Dispatches from Fantasy CCS-Land
I woke up this morning to the sight of a coal train rumbling below my window and the image of a shiny new 'clean coal' billboard fresh in my mind. I'm here in Pittsburgh for the 7th Annual Carbon Capture and Sequestration conference to present RAN's perspective on CCS - which, for those anyone with any remaining doubt, is that CCS is too expensive, dangerous, experimental and energy intensive to be a real solution to the climate crisis and that we have better options. My panel was moderated by NRDC's David Hawkins who set the tone by summarizing Greenpeace's fantastic report on CCS: False Hope
(released today) - David's message to the industry reps and academics crowding the room was that although he doesn't agree with most of the report conclusions himself - they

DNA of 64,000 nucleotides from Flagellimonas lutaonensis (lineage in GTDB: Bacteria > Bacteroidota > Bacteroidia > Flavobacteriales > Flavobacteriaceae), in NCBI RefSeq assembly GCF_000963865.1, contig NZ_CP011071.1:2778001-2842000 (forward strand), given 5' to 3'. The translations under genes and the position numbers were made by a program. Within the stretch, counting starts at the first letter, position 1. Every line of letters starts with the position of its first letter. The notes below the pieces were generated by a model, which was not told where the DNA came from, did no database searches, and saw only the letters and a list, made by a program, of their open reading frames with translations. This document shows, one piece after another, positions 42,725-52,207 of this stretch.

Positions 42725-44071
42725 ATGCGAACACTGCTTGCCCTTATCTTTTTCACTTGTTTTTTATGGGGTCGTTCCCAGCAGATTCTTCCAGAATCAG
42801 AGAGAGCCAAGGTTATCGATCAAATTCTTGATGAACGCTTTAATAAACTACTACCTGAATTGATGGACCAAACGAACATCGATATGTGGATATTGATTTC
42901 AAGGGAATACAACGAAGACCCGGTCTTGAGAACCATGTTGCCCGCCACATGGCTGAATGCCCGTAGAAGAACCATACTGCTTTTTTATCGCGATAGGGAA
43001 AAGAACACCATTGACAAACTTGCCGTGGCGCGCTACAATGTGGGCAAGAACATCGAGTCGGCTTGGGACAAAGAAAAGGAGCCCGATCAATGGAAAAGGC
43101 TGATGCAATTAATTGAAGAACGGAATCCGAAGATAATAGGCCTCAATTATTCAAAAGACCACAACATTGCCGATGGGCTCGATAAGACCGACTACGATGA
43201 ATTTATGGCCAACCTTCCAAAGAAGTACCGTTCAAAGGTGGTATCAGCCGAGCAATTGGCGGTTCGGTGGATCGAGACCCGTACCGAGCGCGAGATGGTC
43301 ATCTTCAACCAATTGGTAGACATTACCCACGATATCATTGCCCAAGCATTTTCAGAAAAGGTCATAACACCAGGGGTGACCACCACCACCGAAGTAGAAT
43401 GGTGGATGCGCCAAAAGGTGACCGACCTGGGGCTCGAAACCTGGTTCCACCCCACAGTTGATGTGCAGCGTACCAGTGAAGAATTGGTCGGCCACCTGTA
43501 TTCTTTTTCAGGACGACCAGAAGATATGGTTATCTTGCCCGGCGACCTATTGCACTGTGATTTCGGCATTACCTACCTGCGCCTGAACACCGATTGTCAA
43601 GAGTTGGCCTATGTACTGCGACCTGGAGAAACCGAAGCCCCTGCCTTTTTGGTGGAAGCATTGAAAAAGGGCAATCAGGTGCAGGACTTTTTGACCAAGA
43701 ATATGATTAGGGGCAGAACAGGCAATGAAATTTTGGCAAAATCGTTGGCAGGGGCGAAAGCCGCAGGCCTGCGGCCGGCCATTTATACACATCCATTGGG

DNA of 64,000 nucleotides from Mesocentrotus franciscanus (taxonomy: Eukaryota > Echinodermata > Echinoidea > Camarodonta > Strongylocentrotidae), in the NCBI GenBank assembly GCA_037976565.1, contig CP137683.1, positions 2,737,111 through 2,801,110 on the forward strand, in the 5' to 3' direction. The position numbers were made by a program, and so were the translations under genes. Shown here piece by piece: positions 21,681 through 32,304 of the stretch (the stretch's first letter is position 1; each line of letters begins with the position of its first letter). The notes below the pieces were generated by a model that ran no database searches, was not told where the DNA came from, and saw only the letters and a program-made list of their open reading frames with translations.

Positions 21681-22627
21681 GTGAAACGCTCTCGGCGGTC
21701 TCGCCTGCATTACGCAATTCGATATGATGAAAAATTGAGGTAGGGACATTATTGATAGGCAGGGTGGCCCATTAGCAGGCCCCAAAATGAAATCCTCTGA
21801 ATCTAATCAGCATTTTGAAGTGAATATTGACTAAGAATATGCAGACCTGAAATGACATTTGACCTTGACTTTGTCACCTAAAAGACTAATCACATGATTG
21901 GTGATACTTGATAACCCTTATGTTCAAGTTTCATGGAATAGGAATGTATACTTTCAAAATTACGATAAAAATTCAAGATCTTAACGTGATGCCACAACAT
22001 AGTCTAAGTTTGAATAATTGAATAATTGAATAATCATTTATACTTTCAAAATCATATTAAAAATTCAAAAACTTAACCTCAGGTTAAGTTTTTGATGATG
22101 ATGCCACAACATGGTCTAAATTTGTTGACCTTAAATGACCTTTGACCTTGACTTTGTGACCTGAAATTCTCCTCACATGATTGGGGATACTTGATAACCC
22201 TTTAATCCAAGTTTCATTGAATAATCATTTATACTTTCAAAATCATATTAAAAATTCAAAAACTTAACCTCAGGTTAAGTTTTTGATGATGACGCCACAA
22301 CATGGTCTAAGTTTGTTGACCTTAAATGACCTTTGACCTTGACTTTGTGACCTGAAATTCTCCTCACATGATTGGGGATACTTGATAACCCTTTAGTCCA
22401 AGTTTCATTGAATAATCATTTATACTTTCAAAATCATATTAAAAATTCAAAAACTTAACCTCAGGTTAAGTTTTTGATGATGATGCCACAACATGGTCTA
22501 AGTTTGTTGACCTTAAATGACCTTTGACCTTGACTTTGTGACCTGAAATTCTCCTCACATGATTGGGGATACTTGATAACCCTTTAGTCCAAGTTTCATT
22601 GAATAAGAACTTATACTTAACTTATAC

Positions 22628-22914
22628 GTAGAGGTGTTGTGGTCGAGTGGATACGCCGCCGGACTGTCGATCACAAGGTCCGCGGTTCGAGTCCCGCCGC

had better damn well get to know the environmental arguments because they're going to have to deal with us whether they like it or not. Faint praise indeed, but to his credit I was set up nicely for my own presentation.
You see, the striking thing about this conference is how the proponents of CCS are, how can I say this delicately, their own worse enemies. More or less every presenter has agreed that the technology is expensive, that there are tremendous uncertainties, that liability is an issue, leakage is likely and safety is a concern. So my talk was nothing new until the part where I said that my team and I wake up every morning thinking about how to shut down all the remaining coal plants on the books. Because here's the thing: CCS proponents look at the long list of problems with the technology and see it all being overcome by massive taxpayer subsidies to cover R&D, liability and increased electricity rates. We look at the long list of problems, and we add the oft overlooked fact that (surprise!) the coal itself has to come from somewhere and we see: a dead end.